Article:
Note Boat commnets

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Note Boat commnets

Post by Axeman » Sun Sep 28, 2008 10:43 pm

Hi all
I have begun playing Note Boat. I have found it to be an interesting game. I don;t know what it is teaching me but it is quite tricky to hear what notes are being played at times.
The distinction between the E and F notes are sometimes blurred when listening to the ascending arpeggios. I find I can keep up OK but it takes some concentration. If I miss the chord because of the speed I jsut go back to the beginning. I see Chris's point about the objective of the game being to hear a succession of chords and arpeggios and agree that it should stay that way. The option to turn off the animation might be good yet I like to listen as the boats go by and watch the symbols/pics as I listen. This way I get to hear and watch passively.
I can see this game being a real challenge once I get further on with more chords to recognise. It is also a good change from APA which is kind of like no thrill for me now. The target notes in APA seem to be too obvious at times and also a bit ambiguous at other times. The chroma of the notes only seems to last while I'm playing the game and then only for the pitch that I'm testing - it seems to have no lasting impression whereby I can identify the chroma in everyday listening. It is strange because When I used to play APB while I was listening for one pitch occasionally I would hear other pitches jump out at me. I think this is because the game was only adding one new pitch at a time. Because of the order at which they were added the notes were easy enough to recognise relatively (ie. you could hear the notes in relation to C after a long time playing). That is until the F was added after the E note and then the B was added after the F note. I thought that the order would have continued adding in fifths as the program started out. That was as far as I got when APA took over.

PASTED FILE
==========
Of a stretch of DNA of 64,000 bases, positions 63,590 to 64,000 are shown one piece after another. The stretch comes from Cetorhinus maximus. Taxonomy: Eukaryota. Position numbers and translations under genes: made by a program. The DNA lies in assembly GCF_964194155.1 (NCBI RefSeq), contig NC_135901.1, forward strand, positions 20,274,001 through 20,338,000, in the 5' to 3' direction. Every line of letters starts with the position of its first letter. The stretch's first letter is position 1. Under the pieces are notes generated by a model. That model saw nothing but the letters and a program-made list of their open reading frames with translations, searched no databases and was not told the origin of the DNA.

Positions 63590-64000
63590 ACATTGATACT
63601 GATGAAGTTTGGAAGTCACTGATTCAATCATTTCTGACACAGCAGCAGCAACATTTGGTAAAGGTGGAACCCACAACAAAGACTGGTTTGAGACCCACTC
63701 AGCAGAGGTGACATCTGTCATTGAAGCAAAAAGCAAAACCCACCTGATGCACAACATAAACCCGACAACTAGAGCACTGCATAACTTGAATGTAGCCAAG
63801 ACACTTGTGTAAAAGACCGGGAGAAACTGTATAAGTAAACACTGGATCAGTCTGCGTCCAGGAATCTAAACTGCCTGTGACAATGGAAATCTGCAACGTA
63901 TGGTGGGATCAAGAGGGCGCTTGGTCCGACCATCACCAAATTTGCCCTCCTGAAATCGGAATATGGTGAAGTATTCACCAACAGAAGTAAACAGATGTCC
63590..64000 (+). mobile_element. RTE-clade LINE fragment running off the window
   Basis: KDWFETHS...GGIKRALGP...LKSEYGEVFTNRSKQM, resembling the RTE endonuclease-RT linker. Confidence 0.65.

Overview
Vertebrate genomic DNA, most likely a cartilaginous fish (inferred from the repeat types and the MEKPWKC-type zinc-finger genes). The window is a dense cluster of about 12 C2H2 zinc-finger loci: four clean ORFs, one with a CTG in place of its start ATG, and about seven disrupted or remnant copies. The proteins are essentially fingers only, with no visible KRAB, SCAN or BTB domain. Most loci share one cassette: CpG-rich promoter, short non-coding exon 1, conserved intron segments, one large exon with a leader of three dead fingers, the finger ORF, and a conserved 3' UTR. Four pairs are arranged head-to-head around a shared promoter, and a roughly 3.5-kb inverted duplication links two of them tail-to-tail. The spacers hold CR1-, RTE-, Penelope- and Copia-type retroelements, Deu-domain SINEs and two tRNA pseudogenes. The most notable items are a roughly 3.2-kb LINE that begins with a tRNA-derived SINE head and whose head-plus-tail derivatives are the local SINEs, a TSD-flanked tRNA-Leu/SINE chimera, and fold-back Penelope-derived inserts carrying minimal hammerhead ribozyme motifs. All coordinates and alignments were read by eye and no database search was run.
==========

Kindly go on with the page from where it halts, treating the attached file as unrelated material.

When I play random pitches on APA there is no feeling of a relationship to any other note and so my ear has nowhere to 'look' i.e. to compare one note to another. I try to pre hear the target note before playing the test and also try to sing it with varied success. I am also thinking of guitar tunes that I play that have the target pitch in them as well as seeing the note on the staff - also with varied success.
I think it would be good to have a limit on the number of random pitches so the user could add one at a time as well as other things I have mentioned like being able to test in a random round without first having to play the melody trigger of the first egg-test.
All the same thanks to Chris for his ongoing work in improving the games.
Phew! I think that was more than I wanted to say at first. Happy reading!

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Post by aruffo » Mon Sep 29, 2008 10:41 am

I may go back to a more APB-like scheme of introducing new pitches. I wasn't sure what kind of a difference it would make to introduce them all at once or individually, although I had my suspicions; your response seems to confirm those suspicions (if only as an N = 1 anecdote). The primary reason I changed it to all-at-once was that I didn't have a ready answer for the complaints of people who wanted them all at once; I suspect that the problem isn't how many are introduced but how difficult it was to predict when the next one would be added.

Note Boat probably needs more theoretical attention, but it's based on the same theories of language development that Jenny Saffran was working wiith. If you hear a large stream of sound segments, your mind will teach itself to automatically extract the segments; once you're able to extract the segments you will be able to decode them into components. That's how we learn to comprehend, and then to transcribe, spoken language, so I figure it should work for musical segments as well.